Preserving Our Heritage since 1968

The Hunters Hill Trust

The Hunters Hill Trust

Preserving Our Heritage since 1968

St Joseph’s College development plans

Hunters Hill Council has strongly opposed the plans from St Joseph’s College to build a new Gymnasium and massive Sports Complex.  The College is wholly within a Hunters Hill Council’s heritage conservation area.  The proposal fails to observe the basic heritage objectives set down in the Local Environment Plan and raises concerns due to its:

  • height, scale and lack of setback from the college boundary for the proposed Basketball Complex
  • removal of over 30 trees, several of local significance
  • lack of compatibility with existing college buildings and loss of open space
  • incompatibility with the character and amenity of the residential neighbourhood.

It also fails to present design excellence and there is no intention to contribute to a Voluntary Planning Agreement to benefit ratepayers.

The Minster for Planning has been requested to hold a public hearing.  For more details you can read the Hunters Hill Trust’s submission.

2018-11-16T19:59:47+11:00November 15, 2018|

Conservation or demolition?

1 Ryde Road, Source:  Google maps

The Trust and members of the local community have been concerned about the rapid deterioration of two historic weatherboard cottages at 1A and 3 Ryde Rd near the Hunters Hill overpass.

Council has told the Mainstreet Committee that the front verandah of 1 Ryde Road was recently demolished without authority.  Hunters Hill Council promptly took the developer to court the next day and obtained an injunction.

Heritage items like this need to be conserved.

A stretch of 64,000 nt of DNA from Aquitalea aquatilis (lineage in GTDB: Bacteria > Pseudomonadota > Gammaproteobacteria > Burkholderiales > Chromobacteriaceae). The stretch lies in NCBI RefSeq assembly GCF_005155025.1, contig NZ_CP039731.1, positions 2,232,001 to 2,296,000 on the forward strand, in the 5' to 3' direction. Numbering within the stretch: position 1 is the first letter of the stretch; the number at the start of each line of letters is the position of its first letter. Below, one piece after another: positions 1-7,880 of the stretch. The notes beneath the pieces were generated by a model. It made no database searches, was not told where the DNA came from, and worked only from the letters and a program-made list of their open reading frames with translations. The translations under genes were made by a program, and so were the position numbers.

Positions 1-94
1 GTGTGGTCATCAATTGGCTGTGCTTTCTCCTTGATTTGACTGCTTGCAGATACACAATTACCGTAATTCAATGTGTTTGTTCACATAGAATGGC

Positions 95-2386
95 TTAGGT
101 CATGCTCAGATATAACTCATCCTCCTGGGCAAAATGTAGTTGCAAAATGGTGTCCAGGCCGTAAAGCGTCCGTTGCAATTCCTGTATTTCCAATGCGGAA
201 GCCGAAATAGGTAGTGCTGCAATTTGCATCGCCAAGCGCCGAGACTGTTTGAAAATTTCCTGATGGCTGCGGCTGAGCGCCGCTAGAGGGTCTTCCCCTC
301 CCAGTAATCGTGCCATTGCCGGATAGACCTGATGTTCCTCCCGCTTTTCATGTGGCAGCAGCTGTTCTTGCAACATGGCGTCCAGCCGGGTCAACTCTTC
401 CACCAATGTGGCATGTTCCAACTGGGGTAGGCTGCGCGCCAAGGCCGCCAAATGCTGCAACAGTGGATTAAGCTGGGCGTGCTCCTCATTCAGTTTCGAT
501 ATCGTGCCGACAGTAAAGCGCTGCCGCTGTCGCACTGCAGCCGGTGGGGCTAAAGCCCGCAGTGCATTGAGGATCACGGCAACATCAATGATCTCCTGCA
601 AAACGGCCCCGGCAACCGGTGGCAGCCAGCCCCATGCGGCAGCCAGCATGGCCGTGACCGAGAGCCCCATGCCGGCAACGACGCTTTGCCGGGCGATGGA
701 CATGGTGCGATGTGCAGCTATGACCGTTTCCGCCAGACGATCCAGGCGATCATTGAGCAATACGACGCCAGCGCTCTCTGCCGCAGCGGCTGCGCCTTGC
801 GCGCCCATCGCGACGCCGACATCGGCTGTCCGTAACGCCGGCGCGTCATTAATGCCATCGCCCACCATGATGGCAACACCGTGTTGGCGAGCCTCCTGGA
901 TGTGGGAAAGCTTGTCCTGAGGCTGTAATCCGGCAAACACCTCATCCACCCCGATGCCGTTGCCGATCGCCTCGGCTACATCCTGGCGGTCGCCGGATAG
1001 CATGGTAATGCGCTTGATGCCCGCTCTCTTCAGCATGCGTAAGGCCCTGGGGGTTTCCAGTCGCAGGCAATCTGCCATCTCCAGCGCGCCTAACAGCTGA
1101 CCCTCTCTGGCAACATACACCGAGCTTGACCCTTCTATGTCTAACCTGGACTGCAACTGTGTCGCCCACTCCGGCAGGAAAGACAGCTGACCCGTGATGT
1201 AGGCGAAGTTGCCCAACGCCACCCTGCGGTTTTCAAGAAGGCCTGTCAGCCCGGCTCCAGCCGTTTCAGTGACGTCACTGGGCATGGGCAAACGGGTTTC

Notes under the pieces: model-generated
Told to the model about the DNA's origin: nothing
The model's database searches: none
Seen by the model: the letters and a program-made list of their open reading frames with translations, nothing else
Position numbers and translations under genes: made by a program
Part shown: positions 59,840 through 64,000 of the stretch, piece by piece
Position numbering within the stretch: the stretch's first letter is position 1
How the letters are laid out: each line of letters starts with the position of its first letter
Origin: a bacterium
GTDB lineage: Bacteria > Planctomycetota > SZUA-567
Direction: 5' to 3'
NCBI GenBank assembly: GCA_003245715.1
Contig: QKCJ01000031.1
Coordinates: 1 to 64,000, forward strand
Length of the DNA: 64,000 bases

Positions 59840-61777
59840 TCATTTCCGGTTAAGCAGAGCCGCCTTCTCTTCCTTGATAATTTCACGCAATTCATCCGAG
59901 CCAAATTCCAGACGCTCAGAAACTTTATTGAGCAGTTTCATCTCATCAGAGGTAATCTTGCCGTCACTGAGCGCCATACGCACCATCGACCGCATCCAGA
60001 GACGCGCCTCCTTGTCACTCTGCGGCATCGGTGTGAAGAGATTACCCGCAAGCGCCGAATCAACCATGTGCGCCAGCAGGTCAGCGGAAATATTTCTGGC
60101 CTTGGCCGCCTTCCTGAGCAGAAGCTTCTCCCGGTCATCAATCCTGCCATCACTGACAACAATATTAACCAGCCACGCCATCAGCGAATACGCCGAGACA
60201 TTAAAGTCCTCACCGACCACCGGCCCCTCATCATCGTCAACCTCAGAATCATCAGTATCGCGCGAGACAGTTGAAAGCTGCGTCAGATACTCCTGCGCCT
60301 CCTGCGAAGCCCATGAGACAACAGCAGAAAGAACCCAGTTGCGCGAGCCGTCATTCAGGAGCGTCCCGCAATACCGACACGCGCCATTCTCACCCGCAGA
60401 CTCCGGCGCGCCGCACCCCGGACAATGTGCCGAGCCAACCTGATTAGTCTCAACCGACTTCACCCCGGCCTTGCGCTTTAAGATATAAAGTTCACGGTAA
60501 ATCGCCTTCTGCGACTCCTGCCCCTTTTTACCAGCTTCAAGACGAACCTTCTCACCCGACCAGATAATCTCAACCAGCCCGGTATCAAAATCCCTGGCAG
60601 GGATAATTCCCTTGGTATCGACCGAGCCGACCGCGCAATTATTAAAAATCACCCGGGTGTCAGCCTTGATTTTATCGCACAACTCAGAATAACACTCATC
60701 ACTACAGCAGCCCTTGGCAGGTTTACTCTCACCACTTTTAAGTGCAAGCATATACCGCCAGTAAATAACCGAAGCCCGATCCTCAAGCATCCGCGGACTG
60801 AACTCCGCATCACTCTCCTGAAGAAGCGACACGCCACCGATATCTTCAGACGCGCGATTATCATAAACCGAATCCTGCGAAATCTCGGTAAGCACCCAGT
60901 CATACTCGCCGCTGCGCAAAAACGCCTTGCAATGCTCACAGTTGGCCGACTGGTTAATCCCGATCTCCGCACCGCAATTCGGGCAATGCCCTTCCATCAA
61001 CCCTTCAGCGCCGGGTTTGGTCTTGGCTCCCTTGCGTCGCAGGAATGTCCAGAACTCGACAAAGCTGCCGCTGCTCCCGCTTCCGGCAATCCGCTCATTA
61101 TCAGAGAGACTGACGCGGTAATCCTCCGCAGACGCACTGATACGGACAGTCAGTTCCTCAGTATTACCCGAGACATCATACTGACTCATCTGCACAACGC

2018-09-10T22:45:01+10:00September 10, 2018|

How can we get better at conserving and adapting our heritage items?

11 Mark Street

How can we get better at protecting, maintaining and adapting our heritage items?  There are lessons to be learned from what happened to the Schedule 5 heritage listed cottage at 11 Mark Street.

This small timber workman’s cottage became very dilapidated over many years, despite alerts from Council’s Conservation Advisory Panel (CAP) and the Hunters Hill Trust. The owners initially discussed demolition and creating car parking spaces but eventually proposed to demolish the cottage and reconstruct the front portion of it with a new building behind.

1 Ryde Road

The Council of the time ignored CAP’s detailed advice. CAP recommended that the hipped rear section of the building should not be demolished as it could be anticipated that the two storey rear addition would dominate the little house at the front. Sadly, this has proved to be true. The detail of the rebuilding of the front part of the house and the colour scheme have paid little heed to the original details of the fabric of the cottage.  Read the sad case of heritage listed cottage at 11 Mark Street here.

What does this mean today as we stand by and watch the two historic timber cottages steadily deteriorating on Ryde Road?

2018-08-28T10:25:35+10:00August 24, 2018|

negative impacts of St Joseph’s College plans

Luke St & Gladesville Rd, Source: TDK Architects

St Joseph’s College plans to build a huge basketball complex and gymnasium. The basketball court building would be more than 14m high and extend 95m along Luke Street and 34m along Gladesville Road.  This is almost twice the height of what is allowed by houses in the adjacent streets.

St Joseph’s College is heritage listed (Heritage Item 1242) and is also within Hunters Hill Council’s General Conservation Area.  The current plans have negative impacts on this Heritage Item and also on the local Conservation Area.

The style of the BASKETBALL COMPLEX building has been described as “brutal,” “stark” and “industrial” and is at odds with the residential scale and character of the surrounding streets.  It will destroy the garden setting and completely change the character of this part of the campus.  Views of various buildings and landscape features will be obliterated.